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chill_factor

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- Thread starter chill_factor
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In summary: This is because the covariant derivative of a 4-vector x^{\mu} is given by \partial_{\mu}x^{\mu} = (1/c) \partial x^{0}/\partial t + \partial x^{i}/\partial x^{i} where i = 1,2,3. In this case, x^{0} = ct and x^{i} = -x,-y,-z, so the expression simplifies to \partial_{\mu}x^{\mu} = (1/c) \partial(ct)/\partial t + \partial(-x)/\partial x + \partial(-y)/\partial y + \partial(-z)/\partial z = (1

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chill_factor

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Lavabug

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chill_factor said:

What is x^2? Is it the scalar product of x*x or the contravariant vector ((ct)^2, -x^2, -y^2, -z^2)? If it is the latter, just contract:

[itex]\partial_\mu x^2^\mu[/itex]

If it is the former, I suppose you would apply it just like an ordinary 3-gradient on a scalar function.

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chill_factor

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Lavabug said:What is x^2? Is it the scalar product of x*x or the contravariant vector ((ct)^2, -x^2, -y^2, -z^2)? If it is the latter, just contract:

[itex]\partial_\mu x^2^\mu[/itex]

If it is the former, I suppose you would apply it just like an ordinary 3-gradient on a scalar function.

that is what is bothering me as well. I assumed it was the scalar product, since it seems to me that you need a scalar function to apply a gradient operator, but in an example problem, the 4-gradient was applied to a 4-vector.

In an example I'm looking at, they tell me ∂[itex]_{μ}[/itex] x[itex]^{μ}[/itex] = 1 where x[itex]^{μ}[/itex] = (ct,-x,-y,-z). How did they get this?

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Lavabug

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Assuming your indices are in the right place, that inner product should give -2, not 1.

You can apply a gradient to a vector, all the time in fluid dynamics. It produces a tensor.

If it is instead ∂[itex]_{μ}[/itex] x[itex]_{μ}[/itex], using the minkowski metric with signature +,-,-,-, you could get something that looks like (1,1,1,1). If somehow that "1" you have in your example is supposed to be a vector with just 1's, this is what they did, otherwise I have no clue.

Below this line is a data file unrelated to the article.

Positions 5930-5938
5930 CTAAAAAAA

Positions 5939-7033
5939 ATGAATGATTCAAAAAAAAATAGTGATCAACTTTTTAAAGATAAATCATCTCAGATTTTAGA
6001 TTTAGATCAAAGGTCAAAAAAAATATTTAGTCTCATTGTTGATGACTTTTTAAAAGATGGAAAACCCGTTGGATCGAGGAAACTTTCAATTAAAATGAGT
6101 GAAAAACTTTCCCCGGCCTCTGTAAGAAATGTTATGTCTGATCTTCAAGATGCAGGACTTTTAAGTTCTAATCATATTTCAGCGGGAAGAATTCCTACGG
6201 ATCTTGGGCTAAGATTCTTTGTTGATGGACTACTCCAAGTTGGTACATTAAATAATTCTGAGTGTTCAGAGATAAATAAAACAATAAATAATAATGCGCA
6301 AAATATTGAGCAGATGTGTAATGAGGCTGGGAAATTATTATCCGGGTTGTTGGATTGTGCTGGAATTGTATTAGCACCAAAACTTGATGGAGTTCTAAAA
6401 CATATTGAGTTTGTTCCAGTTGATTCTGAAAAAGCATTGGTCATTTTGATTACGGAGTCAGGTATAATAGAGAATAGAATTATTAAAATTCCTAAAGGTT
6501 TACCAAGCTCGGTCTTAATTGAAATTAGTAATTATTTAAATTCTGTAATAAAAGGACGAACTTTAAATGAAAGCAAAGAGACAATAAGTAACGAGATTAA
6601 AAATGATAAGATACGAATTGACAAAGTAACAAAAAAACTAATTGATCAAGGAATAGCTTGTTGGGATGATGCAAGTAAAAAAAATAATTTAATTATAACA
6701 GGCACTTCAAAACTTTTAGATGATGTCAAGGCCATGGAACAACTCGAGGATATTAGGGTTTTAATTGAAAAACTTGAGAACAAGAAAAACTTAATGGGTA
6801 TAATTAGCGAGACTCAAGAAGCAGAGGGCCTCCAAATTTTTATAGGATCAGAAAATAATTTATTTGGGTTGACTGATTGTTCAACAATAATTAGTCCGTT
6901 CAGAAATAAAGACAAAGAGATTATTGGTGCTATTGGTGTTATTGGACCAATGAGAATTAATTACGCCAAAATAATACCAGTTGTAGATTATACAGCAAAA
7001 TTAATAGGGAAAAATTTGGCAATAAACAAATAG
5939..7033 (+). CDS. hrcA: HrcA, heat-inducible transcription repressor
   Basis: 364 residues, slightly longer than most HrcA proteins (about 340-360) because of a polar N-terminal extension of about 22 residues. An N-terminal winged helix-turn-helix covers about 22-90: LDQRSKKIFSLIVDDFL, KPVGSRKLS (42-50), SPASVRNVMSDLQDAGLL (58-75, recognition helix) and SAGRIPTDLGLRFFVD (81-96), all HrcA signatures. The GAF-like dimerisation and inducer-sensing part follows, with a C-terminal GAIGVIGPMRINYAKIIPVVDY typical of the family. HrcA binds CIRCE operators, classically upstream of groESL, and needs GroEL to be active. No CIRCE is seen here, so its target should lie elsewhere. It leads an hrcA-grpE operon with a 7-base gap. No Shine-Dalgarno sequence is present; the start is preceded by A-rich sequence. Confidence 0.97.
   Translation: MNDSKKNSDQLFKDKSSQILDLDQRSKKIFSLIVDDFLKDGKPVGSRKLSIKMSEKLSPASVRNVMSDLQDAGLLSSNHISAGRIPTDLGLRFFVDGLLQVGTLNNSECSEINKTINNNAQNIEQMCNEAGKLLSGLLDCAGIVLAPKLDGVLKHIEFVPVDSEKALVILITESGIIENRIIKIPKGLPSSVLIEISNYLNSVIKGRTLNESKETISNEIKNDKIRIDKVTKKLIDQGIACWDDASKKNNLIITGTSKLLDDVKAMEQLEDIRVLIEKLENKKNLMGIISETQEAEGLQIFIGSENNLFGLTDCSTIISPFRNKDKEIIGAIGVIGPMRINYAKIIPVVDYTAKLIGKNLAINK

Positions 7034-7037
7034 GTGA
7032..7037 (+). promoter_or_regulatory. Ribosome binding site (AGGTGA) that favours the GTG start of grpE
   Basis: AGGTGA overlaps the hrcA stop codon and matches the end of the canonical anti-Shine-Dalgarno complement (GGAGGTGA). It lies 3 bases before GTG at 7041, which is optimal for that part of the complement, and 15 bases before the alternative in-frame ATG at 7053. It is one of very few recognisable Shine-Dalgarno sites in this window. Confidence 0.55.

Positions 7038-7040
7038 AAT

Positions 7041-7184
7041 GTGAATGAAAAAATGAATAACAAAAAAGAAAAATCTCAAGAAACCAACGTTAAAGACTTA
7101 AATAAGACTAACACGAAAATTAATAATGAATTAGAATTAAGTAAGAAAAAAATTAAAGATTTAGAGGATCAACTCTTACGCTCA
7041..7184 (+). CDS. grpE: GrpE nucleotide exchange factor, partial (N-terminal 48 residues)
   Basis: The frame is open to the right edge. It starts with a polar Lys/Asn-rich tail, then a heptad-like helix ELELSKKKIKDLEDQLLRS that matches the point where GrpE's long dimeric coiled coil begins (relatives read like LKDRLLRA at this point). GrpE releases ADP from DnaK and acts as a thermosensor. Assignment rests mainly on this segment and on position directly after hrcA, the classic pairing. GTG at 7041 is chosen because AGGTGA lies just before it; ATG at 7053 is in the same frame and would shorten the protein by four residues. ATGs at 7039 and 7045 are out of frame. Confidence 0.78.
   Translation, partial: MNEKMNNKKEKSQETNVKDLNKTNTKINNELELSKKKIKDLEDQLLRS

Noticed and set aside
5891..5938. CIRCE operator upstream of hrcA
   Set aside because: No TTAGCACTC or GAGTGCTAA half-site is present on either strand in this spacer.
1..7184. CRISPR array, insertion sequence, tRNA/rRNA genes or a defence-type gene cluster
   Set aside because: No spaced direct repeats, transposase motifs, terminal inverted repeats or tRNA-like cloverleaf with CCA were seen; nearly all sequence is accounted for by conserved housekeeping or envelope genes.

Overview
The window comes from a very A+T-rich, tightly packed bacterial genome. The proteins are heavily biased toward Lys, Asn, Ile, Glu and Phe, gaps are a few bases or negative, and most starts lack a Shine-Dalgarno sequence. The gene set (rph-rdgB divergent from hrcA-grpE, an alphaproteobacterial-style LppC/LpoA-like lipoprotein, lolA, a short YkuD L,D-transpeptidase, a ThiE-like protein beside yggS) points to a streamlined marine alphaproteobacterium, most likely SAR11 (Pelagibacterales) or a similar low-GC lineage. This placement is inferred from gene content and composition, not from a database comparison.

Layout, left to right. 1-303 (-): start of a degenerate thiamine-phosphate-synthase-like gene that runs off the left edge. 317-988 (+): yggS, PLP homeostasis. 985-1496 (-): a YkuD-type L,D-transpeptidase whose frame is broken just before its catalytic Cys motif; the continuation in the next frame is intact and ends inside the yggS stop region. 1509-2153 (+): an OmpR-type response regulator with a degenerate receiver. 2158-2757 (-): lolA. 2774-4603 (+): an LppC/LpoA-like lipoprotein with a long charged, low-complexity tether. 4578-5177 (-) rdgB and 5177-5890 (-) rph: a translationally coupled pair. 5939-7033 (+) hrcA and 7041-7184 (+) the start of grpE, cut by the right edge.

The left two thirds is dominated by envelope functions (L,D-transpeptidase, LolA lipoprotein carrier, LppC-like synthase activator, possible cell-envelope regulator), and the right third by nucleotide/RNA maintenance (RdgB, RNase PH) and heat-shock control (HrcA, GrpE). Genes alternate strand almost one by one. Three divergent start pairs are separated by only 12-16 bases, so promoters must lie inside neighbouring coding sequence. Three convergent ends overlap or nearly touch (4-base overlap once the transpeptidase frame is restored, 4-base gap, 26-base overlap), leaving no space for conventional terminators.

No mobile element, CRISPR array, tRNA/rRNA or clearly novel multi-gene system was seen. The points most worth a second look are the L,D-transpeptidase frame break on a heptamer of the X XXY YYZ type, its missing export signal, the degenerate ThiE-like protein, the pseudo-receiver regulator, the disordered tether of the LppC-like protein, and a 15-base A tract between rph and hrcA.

You can apply a gradient to a vector, all the time in fluid dynamics. It produces a tensor.

If it is instead ∂[itex]_{μ}[/itex] x[itex]_{μ}[/itex], using the minkowski metric with signature +,-,-,-, you could get something that looks like (1,1,1,1). If somehow that "1" you have in your example is supposed to be a vector with just 1's, this is what they did, otherwise I have no clue.

Last edited:

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chill_factor

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Lavabug said:Assuming your indices are in the right place, that inner product should give -2, not 1.

You can apply a gradient to a vector, all the time in fluid dynamics. It produces a tensor.

If it is instead ∂[itex]_{μ}[/itex] x[itex]_{μ}[/itex], using the minkowski metric with signature +,-,-,-, you could get something that looks like (1,1,1,1).

thank you greatly. i believe i figured it out.

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Lavabug

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What was it, out of curiosity?

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WannabeNewton

Science Advisor

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That is the divergence. The gradient is not being involved at all. [itex]\partial _{\mu }x^{\mu } = \partial _{t}x^{t} + \triangledown \cdot \vec{x}[/itex].chill_factor said:In an example I'm looking at, they tell me ∂[itex]_{μ}[/itex] x[itex]^{μ}[/itex] = 1

- #8

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No, [itex] \partial_{\mu}x^{\mu} = 4 [/itex].

A 4-gradient is a mathematical tool used in the field of special relativity to describe the change of a quantity or function over time and space. It is represented by a vector with four components, each representing the change in a specific direction.

A 4-vector is a mathematical object with four components that represent a physical quantity in space and time. To apply a function to a 4-vector, the 4-gradient is used to describe the rate of change of the function in each direction of the 4-vector. This allows us to calculate the value of the function at any point along the 4-vector.

Using a 4-gradient allows us to easily calculate the value of a function at any point along a 4-vector, even in the complex space-time of special relativity. It also provides a more comprehensive description of the function's change over time and space compared to traditional methods.

Yes, 4-gradients are not limited to special relativity and can be applied in other fields such as quantum mechanics, electromagnetism, and fluid dynamics. They are a powerful mathematical tool for describing the change of a function in complex systems.

While 4-gradients are a useful tool, they have limitations in describing the behavior of complex systems. They do not take into account certain factors such as quantum effects and can become difficult to interpret in highly curved space-time. Additionally, they may not be applicable in non-relativistic scenarios.

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